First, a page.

Antoniazzo Romano (Antonio Aquilio) was a pupil of Benozzo Gozzoli, mainly active in Rome. He was a painter from the Colonna rione (quarter) of Rome who worked in the city for more than forty years and whose figurative style was enriched over the years by Umbrian (Perugino, Melozzo da Forli) and Florentine (Domenico Ghirlandaio, and Fra Angelico) influences. Antoniazzo's importance as an entrepreneur was evidently considerable: he made it his business to associate with painters not yet well-known in Rome, guaranteeing them major commissions, which he was able to obtain to his contacts with patrons. This position was confirmed when in 1478 he became the head of the guild of painters and illuminators of Rome. It was Antoniazzo who revised the guild's statutes.
The first mention of a work by Antoniazzo is in 1464, the year he was commissioned to decorate the funerary chapel of Cardinal Bessarion in the church of Santi Apostoli, completed in 1467. In the centre of the decoration was an icon of the Virgin, now in the Chapel of St Anthony, a copy of the Byzantine icon in the Santa Maria in Cosmedin, the church of the Greeks in Rome. This icon in the Santi Apostoli is one of the most remarkable examples of Antoniazzo's considerable production of Virgins, generally taken from Byzantine models. Antoniazzo was a much sought-after copier of icons.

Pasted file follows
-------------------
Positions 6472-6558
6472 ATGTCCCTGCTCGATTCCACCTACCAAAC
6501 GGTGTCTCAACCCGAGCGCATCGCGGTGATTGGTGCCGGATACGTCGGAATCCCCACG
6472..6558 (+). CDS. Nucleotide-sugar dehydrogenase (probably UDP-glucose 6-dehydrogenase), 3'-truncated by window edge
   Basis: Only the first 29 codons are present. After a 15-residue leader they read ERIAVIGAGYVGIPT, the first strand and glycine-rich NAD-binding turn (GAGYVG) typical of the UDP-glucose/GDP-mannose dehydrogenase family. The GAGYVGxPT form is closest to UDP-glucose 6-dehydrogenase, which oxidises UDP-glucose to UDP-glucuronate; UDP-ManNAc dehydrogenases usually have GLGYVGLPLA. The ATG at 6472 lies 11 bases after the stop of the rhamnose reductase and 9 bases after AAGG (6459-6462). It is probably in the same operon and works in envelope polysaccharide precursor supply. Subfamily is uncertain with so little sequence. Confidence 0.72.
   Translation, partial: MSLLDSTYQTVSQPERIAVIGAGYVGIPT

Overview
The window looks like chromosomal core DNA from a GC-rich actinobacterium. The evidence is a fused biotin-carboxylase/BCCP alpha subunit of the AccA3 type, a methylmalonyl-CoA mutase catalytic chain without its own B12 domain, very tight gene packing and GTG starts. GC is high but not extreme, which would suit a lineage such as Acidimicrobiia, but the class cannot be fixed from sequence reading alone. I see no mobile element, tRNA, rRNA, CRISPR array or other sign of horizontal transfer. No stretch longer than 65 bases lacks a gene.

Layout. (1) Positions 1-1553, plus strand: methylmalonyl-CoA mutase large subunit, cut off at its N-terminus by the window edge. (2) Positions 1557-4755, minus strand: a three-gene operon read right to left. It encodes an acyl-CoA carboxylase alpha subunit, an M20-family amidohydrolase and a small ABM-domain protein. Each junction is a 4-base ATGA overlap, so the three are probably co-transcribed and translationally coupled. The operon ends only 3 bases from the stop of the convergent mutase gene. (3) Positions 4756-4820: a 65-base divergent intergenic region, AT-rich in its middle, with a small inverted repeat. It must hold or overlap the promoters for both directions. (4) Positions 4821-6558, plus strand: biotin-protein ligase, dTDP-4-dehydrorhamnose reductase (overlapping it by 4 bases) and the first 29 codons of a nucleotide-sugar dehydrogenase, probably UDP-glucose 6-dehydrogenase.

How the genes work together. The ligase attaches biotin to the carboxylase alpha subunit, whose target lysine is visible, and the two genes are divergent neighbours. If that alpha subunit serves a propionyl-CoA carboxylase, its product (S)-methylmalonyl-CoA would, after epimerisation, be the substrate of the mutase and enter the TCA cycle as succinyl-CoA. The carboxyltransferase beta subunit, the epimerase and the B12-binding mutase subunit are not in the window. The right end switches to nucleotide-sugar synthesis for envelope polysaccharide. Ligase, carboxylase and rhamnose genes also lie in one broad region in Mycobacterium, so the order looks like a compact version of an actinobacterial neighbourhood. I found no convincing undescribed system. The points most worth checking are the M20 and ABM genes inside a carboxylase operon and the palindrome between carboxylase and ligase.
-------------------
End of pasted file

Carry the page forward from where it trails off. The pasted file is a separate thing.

In 1466 he participated in the decoration of the public rooms of Palazzo San Marco (now Palazzo di Venezia). In the years between 1475 and 1480 Antoniazzo's production of altarpieces and panels with images of the Virgin increased as a result of the encouragement of the cult of the Virgin by Sixtus IV.
Antoniazzo Romano was an important figure in 15th-century Roman painting.